This year is different. So different. Even without Covid, it would still be unbelievably different. Last year we celebrated without my dad who had passed away a few weeks before Christmas. This year we celebrate without either of our parents as Mom passed away in June.
I have been sad and teary today, Christmas Eve, thinking about having Christmas with neither of them here. As siblings, we made the extremely hard decision not to get together for the first time in our lives because of Covid. I then made plans to go to my daughters instead. I thought doing something totally different would help. But it doesn’t.
So, I decided to write about my Christmas memories instead. And celebrate Mom and Dad in my memories.
We grew up poor. Not because my dad didn’t work. He was an extremely hard worker and always worked at least two jobs sometimes more. He just didn’t get paid very well and Mom and he made the decision that Mom would stay home and raise us kids. We weren’t a family that had new clothes, new shoes, new toys or anything like that (except one day a year). We wore thrift sale clothes and we didn’t mind.
When we went to the store, there was no seeing something we wanted and having our parents buy it for us. There just wasn’t money for impulse buying.
But Christmas; Christmas was different. Mom and Dad scrimped and saved all year to make our Christmases special in so many ways.
In our house, no tree was put up and decorated ahead of time. It was put up by my parents after we kids were in bed on Christmas Eve. They were often up most of the night wrapping our gifts to put under that tree. We had orders that we couldn’t come out of our rooms Christmas Day until we heard my dad say, “Merry Christmas” and then it was a stampede of six kids rushing to see the tree and what we got.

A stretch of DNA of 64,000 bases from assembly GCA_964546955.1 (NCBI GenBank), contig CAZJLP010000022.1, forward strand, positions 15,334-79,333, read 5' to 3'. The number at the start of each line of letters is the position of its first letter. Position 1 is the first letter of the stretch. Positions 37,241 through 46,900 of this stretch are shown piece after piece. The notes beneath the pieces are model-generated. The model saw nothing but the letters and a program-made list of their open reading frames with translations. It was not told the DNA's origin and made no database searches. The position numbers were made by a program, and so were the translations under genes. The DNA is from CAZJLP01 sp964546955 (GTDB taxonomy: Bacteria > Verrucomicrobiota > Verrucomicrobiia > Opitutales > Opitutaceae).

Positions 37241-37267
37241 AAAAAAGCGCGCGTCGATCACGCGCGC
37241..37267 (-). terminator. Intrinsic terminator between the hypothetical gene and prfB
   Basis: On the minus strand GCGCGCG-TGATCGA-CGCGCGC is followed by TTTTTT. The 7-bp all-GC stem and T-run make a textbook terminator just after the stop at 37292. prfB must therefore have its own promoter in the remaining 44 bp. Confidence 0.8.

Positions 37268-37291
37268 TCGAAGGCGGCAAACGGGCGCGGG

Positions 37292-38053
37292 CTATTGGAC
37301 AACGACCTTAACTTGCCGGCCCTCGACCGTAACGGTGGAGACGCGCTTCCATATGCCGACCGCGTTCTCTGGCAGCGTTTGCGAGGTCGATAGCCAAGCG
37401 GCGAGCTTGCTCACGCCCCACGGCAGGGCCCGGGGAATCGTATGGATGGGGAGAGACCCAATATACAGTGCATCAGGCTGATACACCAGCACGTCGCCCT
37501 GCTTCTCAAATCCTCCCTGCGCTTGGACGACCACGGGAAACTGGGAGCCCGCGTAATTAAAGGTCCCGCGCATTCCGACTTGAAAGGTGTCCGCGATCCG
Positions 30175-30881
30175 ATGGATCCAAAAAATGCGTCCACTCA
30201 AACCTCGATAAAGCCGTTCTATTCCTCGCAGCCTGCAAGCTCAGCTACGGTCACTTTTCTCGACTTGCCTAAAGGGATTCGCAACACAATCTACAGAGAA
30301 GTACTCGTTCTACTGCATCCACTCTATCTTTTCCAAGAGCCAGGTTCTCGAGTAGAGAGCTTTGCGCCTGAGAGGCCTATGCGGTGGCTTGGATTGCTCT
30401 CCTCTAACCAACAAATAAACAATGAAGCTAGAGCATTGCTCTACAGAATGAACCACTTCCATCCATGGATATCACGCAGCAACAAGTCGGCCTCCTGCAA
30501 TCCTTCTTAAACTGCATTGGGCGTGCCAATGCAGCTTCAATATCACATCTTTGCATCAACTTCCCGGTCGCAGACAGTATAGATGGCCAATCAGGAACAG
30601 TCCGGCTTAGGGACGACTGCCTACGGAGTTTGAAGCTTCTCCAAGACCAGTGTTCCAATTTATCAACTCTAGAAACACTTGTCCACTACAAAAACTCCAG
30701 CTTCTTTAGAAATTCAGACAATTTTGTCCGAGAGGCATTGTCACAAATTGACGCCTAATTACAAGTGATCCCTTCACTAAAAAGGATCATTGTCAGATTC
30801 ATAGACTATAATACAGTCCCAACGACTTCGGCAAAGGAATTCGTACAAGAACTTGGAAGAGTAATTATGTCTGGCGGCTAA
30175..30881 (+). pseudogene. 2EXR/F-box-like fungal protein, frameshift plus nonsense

I think we always stood just inside the living room looking at the tree in wonder because it was a surprise and always so beautiful. My dad was one who put one piece of tinsel on the tree at a time. They made it so special for us kids.
When my brother, Jimmy, and I were teenagers, they let us stay up and decorate the tree. I remember it was difficult to see the tree after we were done because he and I put so much tinsel on it, and not one piece at a time. I’m surprised Dad didn’t make us take it all back off again and do it again. It was so fun to do and we felt so grown up to be allowed to do it.
After Dad’s “Merry Christmas, there was a rush to sit so we could open the presents. When my Grandma Campbell was still living in the apartment in our house, she always joined us for the gift opening. So, Mom and Dad, six kids, and Grandma. Given that we didn’t have much money, you would have thought the gifts would be sparse. But, no, that’s not how it worked at our house.
Remember, they scrimped and saved all year. There was a huge pile of gifts under the tree every year. And almost every year, we got what we asked for as long as what we asked for was reasonable. I remember all of us kids dreaming through the Sears and Penny’s Christmas catalogs. Hours and hours of browsing and wishing and writing out our lists to cross out and add to over and over again. I think they always tried to get at least one thing on each of our lists and other things besides.
One year, as a young teenager, I asked for a record player of my own. And I asked for a specific record, Aquarius. Well, I got the most beautiful orange portable record player. The record wasn’t the right one. They got me Venus. I never told them it wasn’t the one I asked for and still played it over and over anyway. I played that record player until it completely wore out.